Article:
The 404’s dashboard is much closer to what you’d find in a modern car, with clear, white-on-black dials. And the classic wood-and-leather combo never goes out of fashion.

Bristol 405 Drophead CoupeBristol 405 Drophead Coupe

Wow. This soft-top 405 really is something special. One of just 43 built, its sleek bodywork was designed by Abbotts of Farnham and looks resplendent in deep blue.

Bristol 405 Drophead CoupeBristol 405 Drophead Coupe

The 405 was first launched as a saloon, which remains the only four-door Bristol ever made. The Drophead boasted an extra 21 hp from its 2.0-litre, six-cylinder engine – bringing its grand total to 126 hp.

Bristol 405 Drophead CoupeBristol 405 Drophead Coupe

How inviting does that soft red leather look? The 405’s thin-rimmed steering wheel is still rather bus-like, but its short gear lever offers snappy shifting. Front disc brakes were an option.

Bristol BulletBristol Bullet

Lastly, here is the car that inspired the new Bullet. This one-off Speedster was discovered under covers in a dusty corner of the Bristol factory. Details of its past are sketchy, but the ‘Bullet’ nickname has stuck.

Bristol BulletBristol Bullet

Looking at the original Bullet, it’s easy to see where the new car got its looks. It’s simple, sleek and utterly gorgeous.

Bristol BulletBristol Bullet

The Bullet might look like a racing car, but its well-appointed interior suggests otherwise. Like the modern car, the half-height windscreen wraps around into the front half of the doors. Good luck getting a replacement from Autoglass for that one.

Best of BritishBristol Bullet

The 2017 Bullet is a confident return for a once-great British brand. We’re not totally sold on the styling, but quality seems very good – and the driving experience promises much. Motoring Research will be getting behind the wheel later this year, so stay tuned for more Bristol news soon.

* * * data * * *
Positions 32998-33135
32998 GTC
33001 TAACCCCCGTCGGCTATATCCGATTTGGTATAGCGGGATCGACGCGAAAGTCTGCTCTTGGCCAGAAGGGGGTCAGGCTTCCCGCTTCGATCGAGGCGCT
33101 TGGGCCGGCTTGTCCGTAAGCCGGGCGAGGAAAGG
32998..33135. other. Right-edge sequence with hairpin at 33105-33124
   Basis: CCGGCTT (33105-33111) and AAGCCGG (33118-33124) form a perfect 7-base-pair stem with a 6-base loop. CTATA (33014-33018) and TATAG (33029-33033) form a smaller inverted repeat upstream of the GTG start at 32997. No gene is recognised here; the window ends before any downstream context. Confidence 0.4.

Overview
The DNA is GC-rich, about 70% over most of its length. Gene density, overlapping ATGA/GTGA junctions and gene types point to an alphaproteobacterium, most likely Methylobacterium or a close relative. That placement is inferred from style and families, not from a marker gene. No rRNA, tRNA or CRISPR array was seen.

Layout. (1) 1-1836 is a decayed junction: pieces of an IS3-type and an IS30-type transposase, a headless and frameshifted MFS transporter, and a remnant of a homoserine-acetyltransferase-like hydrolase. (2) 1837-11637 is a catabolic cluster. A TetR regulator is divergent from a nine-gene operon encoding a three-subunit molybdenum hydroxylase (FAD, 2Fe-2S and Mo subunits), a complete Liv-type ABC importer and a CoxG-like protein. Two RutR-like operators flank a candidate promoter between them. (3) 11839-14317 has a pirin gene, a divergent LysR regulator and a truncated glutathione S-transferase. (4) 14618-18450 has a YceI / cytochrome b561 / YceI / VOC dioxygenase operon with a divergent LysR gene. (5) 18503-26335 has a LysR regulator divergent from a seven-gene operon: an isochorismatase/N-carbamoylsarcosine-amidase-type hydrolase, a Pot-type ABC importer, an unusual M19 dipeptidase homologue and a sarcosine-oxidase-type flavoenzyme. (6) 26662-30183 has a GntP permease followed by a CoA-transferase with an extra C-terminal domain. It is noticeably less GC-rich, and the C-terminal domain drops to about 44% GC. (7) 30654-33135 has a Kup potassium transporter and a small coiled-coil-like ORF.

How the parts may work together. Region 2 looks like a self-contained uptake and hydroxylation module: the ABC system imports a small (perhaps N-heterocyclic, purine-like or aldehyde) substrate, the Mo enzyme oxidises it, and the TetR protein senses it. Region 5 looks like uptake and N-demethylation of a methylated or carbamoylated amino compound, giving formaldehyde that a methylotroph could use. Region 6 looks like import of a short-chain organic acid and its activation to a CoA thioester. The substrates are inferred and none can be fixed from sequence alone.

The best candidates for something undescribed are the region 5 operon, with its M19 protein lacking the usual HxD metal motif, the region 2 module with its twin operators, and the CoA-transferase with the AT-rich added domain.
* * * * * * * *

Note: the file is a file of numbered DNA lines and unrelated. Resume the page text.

Unleaded and diesel pump nozzles

Be fair and cut prices NOW, RAC tells fuel retailers

Unleaded and diesel pump nozzlesUK fuel prices should immediately be cut by 3p per litre and if fuel retailers were playing fair they would have chopped prices already, says the RAC.

Pump prices are currently hovering around 11p per litre for diesel and petrol, but RAC fuel spokesman Simon Williams believes they should be around 109 per litre, with the most competitive filling stations selling unleaded and diesel for around 106p per litre.

Some motorway services are charging a shocking 127p per litre, he points out, despite the price of oil dropping to its lowest level since the start of May.

FairFuelUK has already this week accused British fuel retailers of “opportunistic and abhorrent” profiteering by not passing on savings, and now the RAC is adding weight to the call for prices to fall.

Staycation surprise

“We would hope that retailers are not taking advantage of public perceptions that fuel prices would rise following the Brexit vote last month,” said Williams.

Giving them the benefit of the doubt, he added: “Retailers have a reasonable recent record of passing cost savings on, and we would like to think this is a blip rather than a new norm.

“With millions of families currently away on holiday or soon to leave, combined with a boom in staycations this year, a cut now would be widely welcomed and would give motorists confidence that retailers are not keeping prices artificially high.”

RAC Fuel Watch data shows the oil price is the biggest factor determining UK fuel prices after fuel duty.

UK fuel prices have risen since winter 2015 when unleaded hit a low of 101.27p per litre, tantalisingly close to dipping below the £1 per litre mark.

Pump prices have risen since then but now the world oil price is dipping, it’s time for fuel retailers to play fair, pleads the RAC.